A seminal moment in the growing legacy of the Fred Sasakamoose Chief Thunderstick tournament, the opportunity for ten women’s teams to grace the ice in 2022 featured a who’s who of the sport’s Indigenous heroes. For the Wiikwemkoong T-Birds, led by head coach Ted Nolan, former recipient of the Jack Adams Trophy, the roster consisted of a gathering of elite USports talent.
Among the star players headlining this group included Jana Headrick, the 2022 recipient of the Marion Hilliard Award. Raised on the Garden River First Nation in Ontario, she organized a camp for Indigenous girls in New Brunswick. Spanning six weeks, including free equipment for the participants, the camp shall continue in the autumn of 2022 under the leadership of Lily George, a member of the Nipissing First Nation.
Having played alongside Headrick in a landmark season with the University of New Brunswick Reds, capturing regular season and postseason championships in the Atlantic University Sport conference, George and Headrick have a friendship dating back prior to University hockey. The opportunity to play with the T-Birds took on more than an opportunity to honor their heritage, it extended a magical season,
“I have known Jana since 2015 where we had the opportunity to play with each other for the first time. We stayed in touch for years after that, which led Jana to playing at UNB with me after her four years at the University of Toronto. So, for me it is always a good time when I get to play with Jana. Having a long time friend on your team is always special.”
Undoubtedly, George is like a sister to Headrick, a bond strengthened on the ice and through heritage. Both integral in the success of the Indigenous hockey camp, a display of teamwork that exemplified the exceptional team culture of the Reds, gracing the ice together always represents a facet of enjoyment.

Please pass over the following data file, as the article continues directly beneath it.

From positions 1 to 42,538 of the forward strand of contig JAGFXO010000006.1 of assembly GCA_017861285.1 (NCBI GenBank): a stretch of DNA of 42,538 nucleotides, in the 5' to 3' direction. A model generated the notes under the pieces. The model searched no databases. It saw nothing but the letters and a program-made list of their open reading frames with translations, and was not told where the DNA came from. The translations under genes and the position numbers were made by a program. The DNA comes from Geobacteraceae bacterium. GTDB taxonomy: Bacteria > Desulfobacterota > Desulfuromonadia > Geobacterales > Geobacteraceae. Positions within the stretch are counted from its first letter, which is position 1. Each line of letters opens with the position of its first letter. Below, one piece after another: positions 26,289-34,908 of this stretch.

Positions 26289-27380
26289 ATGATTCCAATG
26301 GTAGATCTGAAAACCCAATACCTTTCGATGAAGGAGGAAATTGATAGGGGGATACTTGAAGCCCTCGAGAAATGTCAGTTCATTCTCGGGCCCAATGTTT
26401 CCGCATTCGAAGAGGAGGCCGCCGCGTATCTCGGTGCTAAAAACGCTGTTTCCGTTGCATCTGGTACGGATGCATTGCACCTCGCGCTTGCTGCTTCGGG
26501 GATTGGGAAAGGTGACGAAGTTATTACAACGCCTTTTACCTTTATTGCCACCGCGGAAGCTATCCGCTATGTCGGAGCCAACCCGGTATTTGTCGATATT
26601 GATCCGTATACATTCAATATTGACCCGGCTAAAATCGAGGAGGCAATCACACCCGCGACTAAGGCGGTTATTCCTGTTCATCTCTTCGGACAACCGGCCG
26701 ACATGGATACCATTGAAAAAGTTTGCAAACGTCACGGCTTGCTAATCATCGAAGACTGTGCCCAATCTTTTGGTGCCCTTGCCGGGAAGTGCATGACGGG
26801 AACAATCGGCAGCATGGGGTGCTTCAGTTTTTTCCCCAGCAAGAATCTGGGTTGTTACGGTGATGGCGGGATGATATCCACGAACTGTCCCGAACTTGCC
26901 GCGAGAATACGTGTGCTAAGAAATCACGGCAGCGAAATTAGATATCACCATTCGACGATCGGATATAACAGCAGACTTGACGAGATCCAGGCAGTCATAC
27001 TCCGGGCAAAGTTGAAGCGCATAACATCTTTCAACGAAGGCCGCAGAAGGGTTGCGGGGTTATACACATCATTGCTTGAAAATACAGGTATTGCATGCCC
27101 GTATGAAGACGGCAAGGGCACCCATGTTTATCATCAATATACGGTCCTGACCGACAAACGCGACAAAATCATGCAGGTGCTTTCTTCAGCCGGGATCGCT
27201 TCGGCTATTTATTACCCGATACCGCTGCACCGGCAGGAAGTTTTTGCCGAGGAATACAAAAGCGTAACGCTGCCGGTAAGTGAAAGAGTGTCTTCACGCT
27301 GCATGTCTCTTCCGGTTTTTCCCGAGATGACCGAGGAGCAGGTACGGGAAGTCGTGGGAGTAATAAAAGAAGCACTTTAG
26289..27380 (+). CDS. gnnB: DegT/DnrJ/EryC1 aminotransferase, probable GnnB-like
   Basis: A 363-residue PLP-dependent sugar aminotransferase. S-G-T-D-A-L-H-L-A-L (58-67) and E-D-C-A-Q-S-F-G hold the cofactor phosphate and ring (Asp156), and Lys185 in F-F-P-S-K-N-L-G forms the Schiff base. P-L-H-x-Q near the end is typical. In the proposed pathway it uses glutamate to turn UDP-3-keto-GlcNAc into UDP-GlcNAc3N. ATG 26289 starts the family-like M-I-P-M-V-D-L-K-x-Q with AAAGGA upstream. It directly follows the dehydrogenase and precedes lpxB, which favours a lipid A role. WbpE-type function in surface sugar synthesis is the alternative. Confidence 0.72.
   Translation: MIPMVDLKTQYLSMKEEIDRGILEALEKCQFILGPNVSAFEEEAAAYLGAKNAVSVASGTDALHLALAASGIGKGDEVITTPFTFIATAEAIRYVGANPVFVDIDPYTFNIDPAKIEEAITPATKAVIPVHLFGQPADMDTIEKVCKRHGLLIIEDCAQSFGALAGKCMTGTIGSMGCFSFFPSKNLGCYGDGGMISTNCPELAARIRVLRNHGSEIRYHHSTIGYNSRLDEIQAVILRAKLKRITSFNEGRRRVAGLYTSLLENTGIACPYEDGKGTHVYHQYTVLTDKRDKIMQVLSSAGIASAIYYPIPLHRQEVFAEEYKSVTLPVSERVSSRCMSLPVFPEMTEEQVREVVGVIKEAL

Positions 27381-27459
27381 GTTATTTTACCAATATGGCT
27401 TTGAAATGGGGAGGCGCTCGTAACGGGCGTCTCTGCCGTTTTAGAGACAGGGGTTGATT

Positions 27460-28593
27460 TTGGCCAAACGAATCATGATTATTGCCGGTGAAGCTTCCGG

The theme of family took on a highly emotional component for Headrick. Worth noting, her brother Owen, who spent part of the 21-22 season in the American Hockey League, also has the Chief Thunderstick tournament on his resume. Playing for Garden River in 2021, he captured the Best Defender Award.
Adding lustre to the prestige of such an historic tournament, the milestone was made richer for Headrick by calling her younger sister Mya as teammates. Skating for the Etobicoke Jr Dolphins, appearing in 27 games this past season, she captured the gold medal in the OWHA U22 Provincials.
“Anytime I get to play with Lily, I really enjoy it. She is a great person and player. It is always nice to play with her.
My older brother had previously played in the tournament. As this was the first year of the women’s division, some of the participants, I played with when I was younger. I also got to play with my younger sister Mya. She will be going to Bemidji State next year. It was so nice to play with her.
As the event had younger players and university players, plus a handful of girls from minor hockey, it was great to represent women’s hockey together.”
Serving as a unique intersection for Headrick, both chapters of her USports career were prevalent in her Chief Thunderstick experience. Having first starred for the University of Toronto Varsity Blues, winning the McCaw Cup in 2020, Headrick encountered Jessica Turi, a member of the Blues coaching staff, on-hand at the event.
Having finished her freshman season with the Varsity Blues, Sophia Grawbarger is the next in line among stars from Garden River. Recording her first USports goal versus Ontario Tech on November 6, 2021, Headrick and Grawbarger skated together in T-Birds paraphernalia.